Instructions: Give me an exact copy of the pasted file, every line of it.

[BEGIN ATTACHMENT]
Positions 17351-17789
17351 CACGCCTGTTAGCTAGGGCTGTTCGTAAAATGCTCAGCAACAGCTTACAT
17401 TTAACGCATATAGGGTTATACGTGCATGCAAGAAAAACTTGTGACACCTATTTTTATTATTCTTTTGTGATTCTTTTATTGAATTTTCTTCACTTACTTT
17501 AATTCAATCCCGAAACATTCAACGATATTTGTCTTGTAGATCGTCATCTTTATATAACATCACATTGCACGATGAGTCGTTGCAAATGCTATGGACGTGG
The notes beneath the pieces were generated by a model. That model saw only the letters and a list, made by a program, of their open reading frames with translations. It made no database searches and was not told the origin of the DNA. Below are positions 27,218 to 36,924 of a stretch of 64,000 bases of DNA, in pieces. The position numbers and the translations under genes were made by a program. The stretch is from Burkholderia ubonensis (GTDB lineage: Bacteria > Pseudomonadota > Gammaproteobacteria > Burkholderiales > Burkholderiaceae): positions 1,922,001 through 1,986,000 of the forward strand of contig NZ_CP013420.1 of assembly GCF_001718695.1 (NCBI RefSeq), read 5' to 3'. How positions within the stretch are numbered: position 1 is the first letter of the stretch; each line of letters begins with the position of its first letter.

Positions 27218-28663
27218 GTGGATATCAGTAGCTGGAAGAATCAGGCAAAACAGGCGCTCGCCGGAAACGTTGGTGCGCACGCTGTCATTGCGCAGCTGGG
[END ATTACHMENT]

Positions 17351-17789
17351 CACGCCTGTTAGCTAGGGCTGTTCGTAAAATGCTCAGCAACAGCTTACAT
17401 TTAACGCATATAGGGTTATACGTGCATGCAAGAAAAACTTGTGACACCTATTTTTATTATTCTTTTGTGATTCTTTTATTGAATTTTCTTCACTTACTTT
17501 AATTCAATCCCGAAACATTCAACGATATTTGTCTTGTAGATCGTCATCTTTATATAACATCACATTGCACGATGAGTCGTTGCAAATGCTATGGACGTGG
The notes beneath the pieces were generated by a model. That model saw only the letters and a list, made by a program, of their open reading frames with translations. It made no database searches and was not told the origin of the DNA. Below are positions 27,218 to 36,924 of a stretch of 64,000 bases of DNA, in pieces. The position numbers and the translations under genes were made by a program. The stretch is from Burkholderia ubonensis (GTDB lineage: Bacteria > Pseudomonadota > Gammaproteobacteria > Burkholderiales > Burkholderiaceae): positions 1,922,001 through 1,986,000 of the forward strand of contig NZ_CP013420.1 of assembly GCF_001718695.1 (NCBI RefSeq), read 5' to 3'. How positions within the stretch are numbered: position 1 is the first letter of the stretch; each line of letters begins with the position of its first letter.

Positions 27218-28663
27218 GTGGATATCAGTAGCTGGAAGAATCAGGCAAAACAGGCGCTCGCCGGAAACGTTGGTGCGCACGCTGTCATTGCGCAGCTGGG